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July 2, 2002


Retiree Drug Costs Will Remain Steep Under House Plan, Emory Study Shows

EDITORS NOTE: For full text of study see

Contrary to widespread expectations of substantial relief in the offing, Medicare beneficiaries, overall, will still have to pay 70 percent of the costs of their prescription drugs under the terms of the Medicare drug plan passed by the House of Representatives on June 28.

Moreover, 6.8 million of the elderly and disabled Americans who receive Medicare benefits will have to pay the full catastrophic limit of $3,700 a year for prescription drugs, according to an analysis by Kenneth E. Thorpe, PhD, chairman of Health Policy and Management in the Rollins School of Public Health at Emory University.

Additionally, 11.7 million Medicare recipients will have to pay an average of $2,200, says Dr. Thorpe, using Congressional Budget Office projections for the year 2005, when the House-approved plan would go into effect. The scale of those out-of-pocket expenses may be surprising to some retirees who assume from the headlines that Congress has moved half-way toward relief of their prescription drug cost burden, one of the dominant issues in the year 2000 Presidential campaign.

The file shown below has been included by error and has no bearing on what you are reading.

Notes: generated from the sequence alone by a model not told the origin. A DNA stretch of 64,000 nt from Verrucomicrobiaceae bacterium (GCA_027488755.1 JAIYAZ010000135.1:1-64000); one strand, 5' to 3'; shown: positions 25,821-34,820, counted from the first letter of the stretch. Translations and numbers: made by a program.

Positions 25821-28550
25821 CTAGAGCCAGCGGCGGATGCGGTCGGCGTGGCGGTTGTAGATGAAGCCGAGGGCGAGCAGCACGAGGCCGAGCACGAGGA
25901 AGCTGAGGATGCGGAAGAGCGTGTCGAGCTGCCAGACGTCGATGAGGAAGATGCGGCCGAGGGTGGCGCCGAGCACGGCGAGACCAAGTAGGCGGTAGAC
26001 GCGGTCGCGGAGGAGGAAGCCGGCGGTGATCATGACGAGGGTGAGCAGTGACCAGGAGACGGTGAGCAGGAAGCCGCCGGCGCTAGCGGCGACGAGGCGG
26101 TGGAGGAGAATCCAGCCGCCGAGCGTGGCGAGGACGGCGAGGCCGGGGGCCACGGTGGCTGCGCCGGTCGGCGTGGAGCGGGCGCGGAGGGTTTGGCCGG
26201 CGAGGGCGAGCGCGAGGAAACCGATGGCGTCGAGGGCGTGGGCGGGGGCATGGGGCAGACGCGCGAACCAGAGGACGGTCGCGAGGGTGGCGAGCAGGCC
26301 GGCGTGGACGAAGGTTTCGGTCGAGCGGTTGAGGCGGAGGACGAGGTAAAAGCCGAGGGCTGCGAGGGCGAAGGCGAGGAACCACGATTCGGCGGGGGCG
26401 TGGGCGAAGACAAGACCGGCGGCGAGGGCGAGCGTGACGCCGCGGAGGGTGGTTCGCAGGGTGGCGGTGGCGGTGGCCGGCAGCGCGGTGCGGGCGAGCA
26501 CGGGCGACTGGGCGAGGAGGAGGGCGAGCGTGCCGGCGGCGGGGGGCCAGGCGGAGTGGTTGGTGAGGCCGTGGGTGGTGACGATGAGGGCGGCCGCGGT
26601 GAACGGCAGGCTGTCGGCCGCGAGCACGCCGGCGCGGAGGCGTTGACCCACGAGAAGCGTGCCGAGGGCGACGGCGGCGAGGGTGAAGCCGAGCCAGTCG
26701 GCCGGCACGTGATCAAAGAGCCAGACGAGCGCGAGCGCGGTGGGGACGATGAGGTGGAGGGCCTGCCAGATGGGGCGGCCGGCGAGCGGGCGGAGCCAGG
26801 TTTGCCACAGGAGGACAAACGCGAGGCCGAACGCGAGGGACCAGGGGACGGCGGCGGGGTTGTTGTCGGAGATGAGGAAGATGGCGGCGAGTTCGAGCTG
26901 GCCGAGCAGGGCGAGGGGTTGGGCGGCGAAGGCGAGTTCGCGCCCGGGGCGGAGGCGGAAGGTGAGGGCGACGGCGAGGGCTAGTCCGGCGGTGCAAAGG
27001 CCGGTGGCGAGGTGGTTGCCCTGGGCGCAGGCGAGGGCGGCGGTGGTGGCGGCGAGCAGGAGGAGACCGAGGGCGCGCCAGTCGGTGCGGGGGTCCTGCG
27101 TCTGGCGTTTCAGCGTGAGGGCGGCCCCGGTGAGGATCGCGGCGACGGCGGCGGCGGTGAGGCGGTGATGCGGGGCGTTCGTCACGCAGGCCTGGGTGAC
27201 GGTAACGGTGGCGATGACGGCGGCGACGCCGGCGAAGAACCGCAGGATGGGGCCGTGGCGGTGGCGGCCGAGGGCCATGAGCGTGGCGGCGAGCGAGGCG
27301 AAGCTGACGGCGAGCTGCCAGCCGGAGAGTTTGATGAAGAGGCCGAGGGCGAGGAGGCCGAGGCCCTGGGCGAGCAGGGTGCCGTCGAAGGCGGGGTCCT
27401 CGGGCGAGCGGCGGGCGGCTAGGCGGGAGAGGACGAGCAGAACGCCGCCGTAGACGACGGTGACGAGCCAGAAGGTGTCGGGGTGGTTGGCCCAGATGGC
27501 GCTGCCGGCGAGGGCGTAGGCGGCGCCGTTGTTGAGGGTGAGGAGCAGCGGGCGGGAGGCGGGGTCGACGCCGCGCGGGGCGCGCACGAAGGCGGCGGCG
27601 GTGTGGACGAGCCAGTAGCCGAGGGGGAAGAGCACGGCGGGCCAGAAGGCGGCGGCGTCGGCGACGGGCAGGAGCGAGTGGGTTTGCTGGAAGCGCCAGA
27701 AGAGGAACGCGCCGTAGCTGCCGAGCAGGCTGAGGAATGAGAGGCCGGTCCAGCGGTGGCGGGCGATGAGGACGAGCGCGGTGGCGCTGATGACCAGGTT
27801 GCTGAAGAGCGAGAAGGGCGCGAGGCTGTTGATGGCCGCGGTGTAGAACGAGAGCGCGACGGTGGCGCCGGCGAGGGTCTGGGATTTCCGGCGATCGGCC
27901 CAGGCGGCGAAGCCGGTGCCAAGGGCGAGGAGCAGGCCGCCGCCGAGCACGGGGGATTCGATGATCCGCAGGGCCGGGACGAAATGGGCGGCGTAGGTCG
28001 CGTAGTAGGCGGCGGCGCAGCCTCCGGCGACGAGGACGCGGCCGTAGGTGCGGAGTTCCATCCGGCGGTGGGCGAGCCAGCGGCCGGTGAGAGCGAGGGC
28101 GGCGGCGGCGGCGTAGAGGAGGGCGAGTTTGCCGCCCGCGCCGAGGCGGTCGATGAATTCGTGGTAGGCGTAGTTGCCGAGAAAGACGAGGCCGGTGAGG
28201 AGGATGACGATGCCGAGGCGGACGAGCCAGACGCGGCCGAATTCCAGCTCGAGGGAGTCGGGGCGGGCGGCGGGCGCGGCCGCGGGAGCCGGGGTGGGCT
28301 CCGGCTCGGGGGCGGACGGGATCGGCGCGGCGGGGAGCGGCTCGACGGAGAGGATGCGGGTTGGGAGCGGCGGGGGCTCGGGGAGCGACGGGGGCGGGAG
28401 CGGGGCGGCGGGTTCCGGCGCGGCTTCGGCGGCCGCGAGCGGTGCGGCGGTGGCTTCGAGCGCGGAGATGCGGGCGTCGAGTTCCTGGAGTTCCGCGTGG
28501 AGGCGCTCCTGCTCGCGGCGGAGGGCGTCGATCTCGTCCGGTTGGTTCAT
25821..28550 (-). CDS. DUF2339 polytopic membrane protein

"Much of the debate and rhetoric over the Medicare drug legislation has led many seniors to expect substantial financial relief from the high out-of-pocket expenses for their prescription drugs," says Dr. Thorpe. "For many, the reality of the House prescription drug bill may indeed constitute a major shock. Indeed, many Medicare beneficiaries who incur high drug expenses may expect that the House-passed bill will reduce substantially their out-of-pocket spending. Yet, as the analysis reveals, this is not likely to be the case. Indeed, nearly 50 percent of Medicare beneficiaries will still face annual out-of-pocket liabilities that average over $2,750 per year."

The Senate is currently considering its own approach to the issue. Whatever bill it passes will have to be reconciled with the House version in conference committee.

Dr. Thorpe is an experienced health policy analyst who served from 1993 to 1995 as deputy assistant secretary for health policy in the U.S. Department of Health and Human Services.

In this capacity, he coordinated all financial estimates and program impacts of President Clinton's health care reform proposals for the White House. He also directed the administration's estimation efforts in dealing with Congressional health care reform proposals during the 103rd and 104th sessions of Congress. He has held faculty appointments at the University of North Carolina at Chapel Hill, Harvard University, and Columbia University.

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